Hey Guys and Gals! Today I’m going to go over some of the finer points in using an all metal hot end, why you should ditch the knock off J-heads, and rock a Micro Swiss All-Metal hot end. In keeping with the transparency that I feel is important, I was shipped this kit for free to review.
I have in the past however, purchased Micro Swiss All-Metal components for use in my Tevo Black Widow and Monoprice Maker Select v2. Also, this kit was built for the CR10, but will bolt onto any printer with similar mounting holes.. like my venerable Tevo Tornado.
Why use a Micro Swiss All-Metal hot end? Why not? All metal allows you to run higher temps than PTFE lined hot ends AND they require less retraction!
This opens up your printer to all sorts of cool exotic materials that would normally melt a PTFE lined hot end. The PTFE tube that lines most other hot ends tends to melt at 260c but I have seen it soften and cause issues before that.
Who is Micro Swiss?
Micro Swiss is an American based company located in the great State of Minnesota. The ‘Swiss’ in their name comes from their machining quality. They offer plug and play options for many popular printers on the market, as well as popular nozzle and heat break options for the E3D v6 style hot end. Chances are, you can upgrade to a Micro Swiss All-Metal hot end.
What’s in the box?
The Micro Swiss All-Metal kit for the CR10 came with the heat break, nozzle, heater block, heat sink, silicone cover for the heater block, and some tools to put it all together. The packaging is simple and to the point. There were no instructions in the kit but there is a QR code on the back of the box to get you there in a jiffy. Just click on the picture of your printer and it will take you to Youtube video that breaks down the advantages and the install process.
Why is it called all-metal?
The heat sink and the heater block in the Micro Swiss All-Metal kit are aluminum. The heat break is titanium and the nozzle is a brass nozzle coated in what Micro Swiss calls their TwinClad XT coating. According to Micro Swiss, it is a nickel based wear resistant coating that helps lower the friction and increases the life of your nozzle when using abrasive filaments.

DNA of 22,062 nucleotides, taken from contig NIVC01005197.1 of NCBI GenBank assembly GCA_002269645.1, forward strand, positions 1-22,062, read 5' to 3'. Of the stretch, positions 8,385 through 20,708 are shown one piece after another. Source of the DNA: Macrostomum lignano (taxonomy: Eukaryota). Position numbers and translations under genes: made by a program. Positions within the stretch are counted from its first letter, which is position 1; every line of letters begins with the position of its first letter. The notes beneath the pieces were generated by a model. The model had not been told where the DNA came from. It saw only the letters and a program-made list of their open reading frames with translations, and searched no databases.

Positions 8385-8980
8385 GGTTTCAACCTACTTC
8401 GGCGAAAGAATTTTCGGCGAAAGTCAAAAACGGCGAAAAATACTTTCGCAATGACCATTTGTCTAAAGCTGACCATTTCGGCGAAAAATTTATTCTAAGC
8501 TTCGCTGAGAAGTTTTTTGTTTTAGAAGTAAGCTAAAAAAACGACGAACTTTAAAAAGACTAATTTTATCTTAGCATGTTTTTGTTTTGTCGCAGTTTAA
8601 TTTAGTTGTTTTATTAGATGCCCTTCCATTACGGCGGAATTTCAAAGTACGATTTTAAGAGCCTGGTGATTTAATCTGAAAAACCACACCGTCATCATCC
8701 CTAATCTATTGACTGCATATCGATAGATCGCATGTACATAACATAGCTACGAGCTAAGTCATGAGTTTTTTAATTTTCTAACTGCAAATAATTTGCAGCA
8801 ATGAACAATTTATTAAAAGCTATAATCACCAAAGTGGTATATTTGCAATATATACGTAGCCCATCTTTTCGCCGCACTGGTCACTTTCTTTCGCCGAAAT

I haven’t had the opportunity to print much in the way of abrasives, but if you use wood, carbon fiber, glow in the dark, or other abrasives this could come in handy for you! No PTFE liner or other components to break down due to the heat.
Install is fairly straight forward. I chose to use the Micro Swiss heater block and swapped the components from the stock Tornado unit over. Make absolutely sure that the interior surfaces of the nozzle and the heat break are mated up tight to one another. After assembling cold, heat the Micro Swiss All-Metal up and re-tighten the nozzle.
Failure to do this correctly will cause leaking of your filament through the nozzle or heat break threads. Before running the ‘Home’ command on your printer, you should tighten the bed screws a few turns. On my Tornado, the Micro Swiss All-Metal was a few millimetres longer than the the stock hot end. It would be no good to have your brand new hot end nose dive into your print surface!
Setup and Tuning the Micro Swiss All-Metal
After levelling your bed, you need to make a few adjustments on your slicer. The Micro Swiss All-Metal requires a little more heat in most cases than what you used to print at. In my case, a bump up 5C was perfect.
Your mileage my vary, so do some experimenting on your setup. Also, since the lubricated PTFE liner is gone, we need to lower the amount of retraction than your old setup. You want to keep the molten plastic down in the hot zone of the hot end. After some trials and tuning I settled on 2.5mm at 40mm/s worked the best. If you run Cura, feel free to snag my profile by clicking here.
How did it do? Well, I’ve had random problems with extrusion for awhile on my Tornado. Swapping out to the Micro Swiss All-Metal cured them all. The printer prints amazing and I can finally feel secure about trying to print nylon on it now! I’ve been printing PLA with great results and am looking to finish up on my enclosure and start working with the nylon.
I initially had some minor stringing like spider webs, but tuning the retraction cured it. The pieces installed quickly and I didn’t have any issues with the install.
I had no issues of under extrusion that would occasionally happen with the stock nozzle and hot end. This mod requires no firmware tweaks, just a few screws and some slicer adjusting. There are reviews stating leaking problems, but I had no issues. I also made sure that the nozzle was re-tightened after preheating it.
The improvement in print quality, and the ability to print the higher temp filaments without issues, make this mod a no brainer! If you want to print higher temp materials on your printer, get the Micro Swiss All-Metal for your printer!
Interested in another printer? Check out my review of the Geeetech E180!